BOK holds policy rate at 3.50% amid inflationary pressures

2024.04.12 10:57:49 | 2024.04.12 11:21:01

BOK Governor Rhee Chang-yong. [Photo by Pool Photo]이미지 확대

BOK Governor Rhee Chang-yong. [Photo by Pool Photo]

The Bank of Korea (BOK) has decided to keep its benchmark interest rate at 3.50 percent, maintaining its monetary tightening stance as inflation concerns rise.

The central bank made the decision to hold rates steady during its third policy meeting in 2024 on Friday. It is the 10th consecutive hold since February 2023, with the rate remaining unchanged for over 14 months.

The BOK seems to believe that a rate hold was inevitable due to uncertainties stemming from conflicting factors such as inflation, household debt, real estate project financing (PF) and economic growth.

[Graphics by Song Ji-yoon]이미지 확대

[Graphics by Song Ji-yoon]

In particular, the consumer price index, a key indicator for monetary policy, was at 3.1 percent in both February and March 2024, up from January’s 2.8 percent, mainly due to price increases in agricultural products. Escalating tensions between Israel and Iran have also pushed international oil prices to around $90 per barrel, adding to inflationary pressures.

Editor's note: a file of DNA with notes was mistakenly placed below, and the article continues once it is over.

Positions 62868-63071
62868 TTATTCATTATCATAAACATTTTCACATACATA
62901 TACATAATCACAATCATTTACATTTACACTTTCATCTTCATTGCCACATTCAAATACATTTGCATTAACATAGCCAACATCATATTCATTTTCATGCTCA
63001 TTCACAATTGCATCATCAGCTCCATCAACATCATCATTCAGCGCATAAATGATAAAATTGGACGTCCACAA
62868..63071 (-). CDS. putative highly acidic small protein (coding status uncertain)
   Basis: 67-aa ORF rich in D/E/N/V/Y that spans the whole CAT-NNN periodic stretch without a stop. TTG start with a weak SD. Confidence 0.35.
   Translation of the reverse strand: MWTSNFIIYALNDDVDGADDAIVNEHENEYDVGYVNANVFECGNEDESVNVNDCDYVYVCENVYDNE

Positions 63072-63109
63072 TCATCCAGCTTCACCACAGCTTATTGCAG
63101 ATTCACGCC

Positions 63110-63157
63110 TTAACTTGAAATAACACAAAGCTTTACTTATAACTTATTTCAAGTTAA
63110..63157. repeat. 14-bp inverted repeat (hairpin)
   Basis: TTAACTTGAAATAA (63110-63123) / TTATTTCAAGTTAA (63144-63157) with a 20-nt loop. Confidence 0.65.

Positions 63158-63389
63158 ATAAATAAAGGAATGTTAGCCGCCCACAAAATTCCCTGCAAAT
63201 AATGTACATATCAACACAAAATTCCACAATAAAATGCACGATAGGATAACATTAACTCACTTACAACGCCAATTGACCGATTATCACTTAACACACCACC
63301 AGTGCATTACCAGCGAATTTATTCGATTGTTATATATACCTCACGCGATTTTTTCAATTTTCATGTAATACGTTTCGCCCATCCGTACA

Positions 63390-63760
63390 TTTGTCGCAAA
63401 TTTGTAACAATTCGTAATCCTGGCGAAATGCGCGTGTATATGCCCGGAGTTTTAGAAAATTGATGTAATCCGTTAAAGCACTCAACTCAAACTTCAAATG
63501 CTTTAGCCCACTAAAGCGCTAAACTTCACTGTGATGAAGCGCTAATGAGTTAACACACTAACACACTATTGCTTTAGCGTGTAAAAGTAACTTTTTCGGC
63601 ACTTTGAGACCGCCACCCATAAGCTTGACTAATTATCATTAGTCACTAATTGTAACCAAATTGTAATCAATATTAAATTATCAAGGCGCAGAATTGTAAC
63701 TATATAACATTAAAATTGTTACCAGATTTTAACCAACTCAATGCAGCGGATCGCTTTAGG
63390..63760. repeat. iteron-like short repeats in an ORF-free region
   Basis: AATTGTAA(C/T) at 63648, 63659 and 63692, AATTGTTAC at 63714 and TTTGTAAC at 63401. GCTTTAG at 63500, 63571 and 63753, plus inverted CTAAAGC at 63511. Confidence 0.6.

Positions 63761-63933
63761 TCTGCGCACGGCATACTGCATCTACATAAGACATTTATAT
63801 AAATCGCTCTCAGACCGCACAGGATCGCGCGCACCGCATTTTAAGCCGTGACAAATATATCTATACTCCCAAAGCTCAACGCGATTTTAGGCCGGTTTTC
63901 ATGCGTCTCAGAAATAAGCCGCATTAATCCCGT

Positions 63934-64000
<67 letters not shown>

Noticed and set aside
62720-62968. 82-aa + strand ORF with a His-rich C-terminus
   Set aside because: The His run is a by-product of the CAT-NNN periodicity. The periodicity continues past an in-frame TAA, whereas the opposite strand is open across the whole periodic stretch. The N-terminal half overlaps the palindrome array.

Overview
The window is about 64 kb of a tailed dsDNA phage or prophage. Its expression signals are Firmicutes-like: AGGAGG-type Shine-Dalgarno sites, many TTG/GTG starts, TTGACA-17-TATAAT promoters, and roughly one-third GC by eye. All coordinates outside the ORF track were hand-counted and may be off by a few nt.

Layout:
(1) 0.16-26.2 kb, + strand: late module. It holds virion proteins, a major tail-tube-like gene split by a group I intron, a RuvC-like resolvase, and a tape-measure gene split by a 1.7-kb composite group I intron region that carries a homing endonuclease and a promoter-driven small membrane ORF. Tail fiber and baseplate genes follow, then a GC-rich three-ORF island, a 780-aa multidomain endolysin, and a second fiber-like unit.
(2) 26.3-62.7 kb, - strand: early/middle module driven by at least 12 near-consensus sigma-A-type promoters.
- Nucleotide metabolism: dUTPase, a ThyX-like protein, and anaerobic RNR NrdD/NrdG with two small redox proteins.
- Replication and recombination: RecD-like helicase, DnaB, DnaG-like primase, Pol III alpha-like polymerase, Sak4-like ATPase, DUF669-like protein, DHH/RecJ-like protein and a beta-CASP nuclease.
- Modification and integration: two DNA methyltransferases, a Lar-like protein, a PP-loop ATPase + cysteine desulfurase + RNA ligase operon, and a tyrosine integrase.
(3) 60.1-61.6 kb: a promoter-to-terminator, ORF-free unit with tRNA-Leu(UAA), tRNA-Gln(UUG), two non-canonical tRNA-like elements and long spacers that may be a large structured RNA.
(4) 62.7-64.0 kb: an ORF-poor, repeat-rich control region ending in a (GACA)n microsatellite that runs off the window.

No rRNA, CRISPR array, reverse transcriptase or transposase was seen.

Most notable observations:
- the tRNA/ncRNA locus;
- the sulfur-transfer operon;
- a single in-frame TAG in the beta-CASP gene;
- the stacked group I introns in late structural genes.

Domestically, the level of household debt and the concentration of real estate investment relative to the size of the economy remains persistently high despite a decline in domestic household credit in February and March 2024. This was highlighted by the ratio of household credit to nominal GDP of 100.6 percent at the end of the fourth quarter of 2023 and has forced the central bank to refrain from lowering interest rates.

During an earlier briefing on household credit held on Thursday, the BOK mentioned the potential for an increase in credit driven by expectations of a rise in property values triggered by any prospective changes in the policy rate.

[Graphics by Song Ji-yoon]이미지 확대

[Graphics by Song Ji-yoon]

Although raising the benchmark interest rate could help suppress inflation and mitigate household debt concerns, it is viewed as unfeasible due to the associated risks of defaults on real estate PF loans and consumption contraction, which could jeopardize the central bank‘s target growth rate of 2.1 percent for 2024.

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